The resurrection of our Lord Jesus, part two

Published 1:00 pm Saturday, April 23, 2022

By Fr. Jonathan Filkins

The Resurrection bestows an incredible dignity upon our humanity and our world that challenges the despairing dogmas of our fearful age and day. The Resurrection is the strongest possible affirmation of human individuality and human dignity.

Think about what is being communicated to us in these stories. The body matters. While it cannot be everything, it cannot be nothing either. It, too, is part of who we are even as the physical world, too, is part of reality. Indeed, one of the truths of the Resurrection is that it not only affirms our bodily existence, but also asserts emphatically that the world, our earthly world, is God’s world.

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The Resurrection is radical new life, for us, because it goes to the root of the matter. It changes everything. It changes death from being the literal dead end of existence, to becoming the way of life with God; body and soul are made adequate to each other. Death has been swallowed up into life. The Resurrection of Jesus Christ is radical good news. Not only does it give us the hope of the resurrection for ourselves but it changes us now. We live in the power of the life of the Resurrection. It is the life of the Church.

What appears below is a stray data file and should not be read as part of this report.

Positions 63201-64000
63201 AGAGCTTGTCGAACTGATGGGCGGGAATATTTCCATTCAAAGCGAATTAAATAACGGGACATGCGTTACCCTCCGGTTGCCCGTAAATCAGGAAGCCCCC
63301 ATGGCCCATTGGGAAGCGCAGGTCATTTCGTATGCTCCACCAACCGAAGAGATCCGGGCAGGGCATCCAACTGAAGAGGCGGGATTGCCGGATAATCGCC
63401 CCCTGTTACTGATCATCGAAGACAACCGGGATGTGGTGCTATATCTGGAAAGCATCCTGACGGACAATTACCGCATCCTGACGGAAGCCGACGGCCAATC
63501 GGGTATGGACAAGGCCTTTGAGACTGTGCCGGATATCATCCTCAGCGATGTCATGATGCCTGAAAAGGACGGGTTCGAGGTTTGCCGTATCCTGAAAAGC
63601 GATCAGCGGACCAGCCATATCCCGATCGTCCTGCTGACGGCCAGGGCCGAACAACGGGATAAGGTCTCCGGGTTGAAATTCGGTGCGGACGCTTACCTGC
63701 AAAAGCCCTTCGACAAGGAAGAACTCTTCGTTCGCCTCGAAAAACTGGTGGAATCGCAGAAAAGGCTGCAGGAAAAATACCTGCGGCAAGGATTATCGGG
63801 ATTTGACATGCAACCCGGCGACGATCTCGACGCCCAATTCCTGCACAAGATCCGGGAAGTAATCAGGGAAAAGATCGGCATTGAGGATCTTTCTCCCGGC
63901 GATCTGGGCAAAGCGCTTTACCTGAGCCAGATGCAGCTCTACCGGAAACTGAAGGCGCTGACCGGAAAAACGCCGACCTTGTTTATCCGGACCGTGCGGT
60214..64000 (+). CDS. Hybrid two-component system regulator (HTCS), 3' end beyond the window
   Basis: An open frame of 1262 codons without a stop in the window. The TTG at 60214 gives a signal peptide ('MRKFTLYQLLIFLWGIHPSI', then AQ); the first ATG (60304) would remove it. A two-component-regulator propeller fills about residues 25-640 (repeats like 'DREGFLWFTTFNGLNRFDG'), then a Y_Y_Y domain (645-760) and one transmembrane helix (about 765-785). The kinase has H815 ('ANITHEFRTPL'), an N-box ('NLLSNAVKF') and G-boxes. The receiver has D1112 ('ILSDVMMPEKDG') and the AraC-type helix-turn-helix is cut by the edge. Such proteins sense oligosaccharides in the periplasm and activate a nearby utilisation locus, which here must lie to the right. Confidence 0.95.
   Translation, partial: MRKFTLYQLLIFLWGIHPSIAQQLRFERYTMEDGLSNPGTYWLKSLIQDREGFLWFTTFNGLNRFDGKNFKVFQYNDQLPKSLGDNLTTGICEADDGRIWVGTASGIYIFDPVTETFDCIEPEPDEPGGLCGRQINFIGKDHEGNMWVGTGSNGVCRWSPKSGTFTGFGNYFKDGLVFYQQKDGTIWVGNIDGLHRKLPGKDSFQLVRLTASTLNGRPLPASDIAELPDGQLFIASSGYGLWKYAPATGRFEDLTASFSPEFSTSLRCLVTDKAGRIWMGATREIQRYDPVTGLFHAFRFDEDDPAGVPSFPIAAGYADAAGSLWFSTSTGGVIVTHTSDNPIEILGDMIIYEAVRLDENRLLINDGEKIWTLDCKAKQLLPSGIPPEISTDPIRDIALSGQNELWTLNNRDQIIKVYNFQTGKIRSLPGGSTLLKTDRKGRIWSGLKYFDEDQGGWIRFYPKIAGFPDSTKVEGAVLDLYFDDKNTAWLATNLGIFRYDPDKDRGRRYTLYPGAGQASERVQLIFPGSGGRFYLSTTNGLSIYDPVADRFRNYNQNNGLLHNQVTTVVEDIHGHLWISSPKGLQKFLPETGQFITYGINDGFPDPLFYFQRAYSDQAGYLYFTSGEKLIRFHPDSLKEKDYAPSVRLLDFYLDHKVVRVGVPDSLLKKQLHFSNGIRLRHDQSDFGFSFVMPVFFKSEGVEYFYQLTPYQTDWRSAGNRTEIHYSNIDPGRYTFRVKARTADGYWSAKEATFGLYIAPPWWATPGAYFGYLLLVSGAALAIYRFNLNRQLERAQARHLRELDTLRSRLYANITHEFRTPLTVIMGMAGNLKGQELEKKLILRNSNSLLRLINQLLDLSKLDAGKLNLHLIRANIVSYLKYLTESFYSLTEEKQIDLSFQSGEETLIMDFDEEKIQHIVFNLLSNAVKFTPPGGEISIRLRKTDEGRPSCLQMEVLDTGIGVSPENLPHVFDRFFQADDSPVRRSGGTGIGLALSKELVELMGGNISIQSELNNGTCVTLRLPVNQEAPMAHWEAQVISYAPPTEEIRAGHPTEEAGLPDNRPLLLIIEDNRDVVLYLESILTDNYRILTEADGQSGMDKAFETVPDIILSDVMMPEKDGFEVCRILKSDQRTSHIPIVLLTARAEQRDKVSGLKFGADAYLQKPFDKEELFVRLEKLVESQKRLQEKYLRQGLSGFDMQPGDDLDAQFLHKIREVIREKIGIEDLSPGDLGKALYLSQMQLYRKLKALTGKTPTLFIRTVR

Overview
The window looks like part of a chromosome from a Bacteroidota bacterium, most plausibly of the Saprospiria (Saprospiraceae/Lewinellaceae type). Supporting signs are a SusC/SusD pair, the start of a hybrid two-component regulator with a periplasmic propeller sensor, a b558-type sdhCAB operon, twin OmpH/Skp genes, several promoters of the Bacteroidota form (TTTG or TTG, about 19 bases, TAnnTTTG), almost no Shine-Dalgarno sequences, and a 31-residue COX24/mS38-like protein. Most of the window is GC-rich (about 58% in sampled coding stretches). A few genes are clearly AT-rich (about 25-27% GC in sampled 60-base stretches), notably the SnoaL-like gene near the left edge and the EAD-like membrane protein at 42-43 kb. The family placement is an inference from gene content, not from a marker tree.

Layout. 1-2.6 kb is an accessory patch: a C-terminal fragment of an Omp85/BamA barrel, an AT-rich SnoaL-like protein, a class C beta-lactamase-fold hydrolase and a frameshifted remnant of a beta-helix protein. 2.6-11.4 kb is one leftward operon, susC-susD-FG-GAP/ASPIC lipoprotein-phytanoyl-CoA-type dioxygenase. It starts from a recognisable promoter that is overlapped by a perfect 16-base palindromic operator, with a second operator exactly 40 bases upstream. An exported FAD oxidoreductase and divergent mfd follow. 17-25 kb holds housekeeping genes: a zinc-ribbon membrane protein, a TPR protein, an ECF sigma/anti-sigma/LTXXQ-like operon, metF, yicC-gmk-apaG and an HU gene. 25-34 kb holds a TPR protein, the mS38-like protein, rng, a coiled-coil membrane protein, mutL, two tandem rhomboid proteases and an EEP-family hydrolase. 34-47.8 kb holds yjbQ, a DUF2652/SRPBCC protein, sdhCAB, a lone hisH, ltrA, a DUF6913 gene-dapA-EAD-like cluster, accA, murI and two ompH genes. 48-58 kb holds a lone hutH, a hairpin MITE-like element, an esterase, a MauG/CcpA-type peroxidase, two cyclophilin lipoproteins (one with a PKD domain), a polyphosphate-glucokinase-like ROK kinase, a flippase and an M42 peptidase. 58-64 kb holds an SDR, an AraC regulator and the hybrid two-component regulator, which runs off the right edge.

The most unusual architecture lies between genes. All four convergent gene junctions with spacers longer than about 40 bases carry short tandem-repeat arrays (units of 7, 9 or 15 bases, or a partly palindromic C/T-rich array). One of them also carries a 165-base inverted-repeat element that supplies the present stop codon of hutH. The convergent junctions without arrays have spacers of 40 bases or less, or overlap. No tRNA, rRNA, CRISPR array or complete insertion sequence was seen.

These days, new life springs forth out of death. Jesus Christ died and rose again. In our baptism, we die to ourselves and are born again to God. How? Through the death and resurrection of Christ into which we are been visibly and sacramentally incorporated. Lovely word. We are embodied into Christ. All this is Resurrection. It is change that you can believe in. Why? Because you can see it this Easter. Because, in the proclamation of the Resurrection, we are asked to think about its radical meaning and truth. It is, quite simply, an idea that carries with it its own reality. Christ is true to his word and he is the living Word; we can only truly live in him. It is the business of the Church to proclaim this and to make it known.

It is not always easy. We so easily fall prey to our own assumptions and arrogance and find ourselves in despair. The counter-point is found in contemplating the mysteries that are proclaimed in the life of the Church. We consider these stories of the Resurrection. What we may discover is how they anticipate all and every objection and complaint; they confront all our uncertainties and skepticisms. What we see is how the idea of the Resurrection takes hold on the minds of the disciples of all times and becomes believable, albeit in ways that necessarily stretch our minds. These stories show us the struggle to meditate upon the mystery of the Resurrection and the wonder of it all. What does the Resurrection mean? It is we shall be like the Resurrected Christ. That as He is, so shall we be.

Should we ever want to say anything more than that? Even atheist moralists will perhaps grudgingly admit that Christ is an example to follow in terms of justice and compassion. We proclaim something more than a role model and an example, of course, something more than a charismatic guru offering utopian illusions. We proclaim the living Christ, risen from the dead, whose Resurrection changes everything and whose life is given for us, so that his life may live in us. This is change that we can believe in. Change that changes us.           

Christ is risen. Alleluia, Alleluia!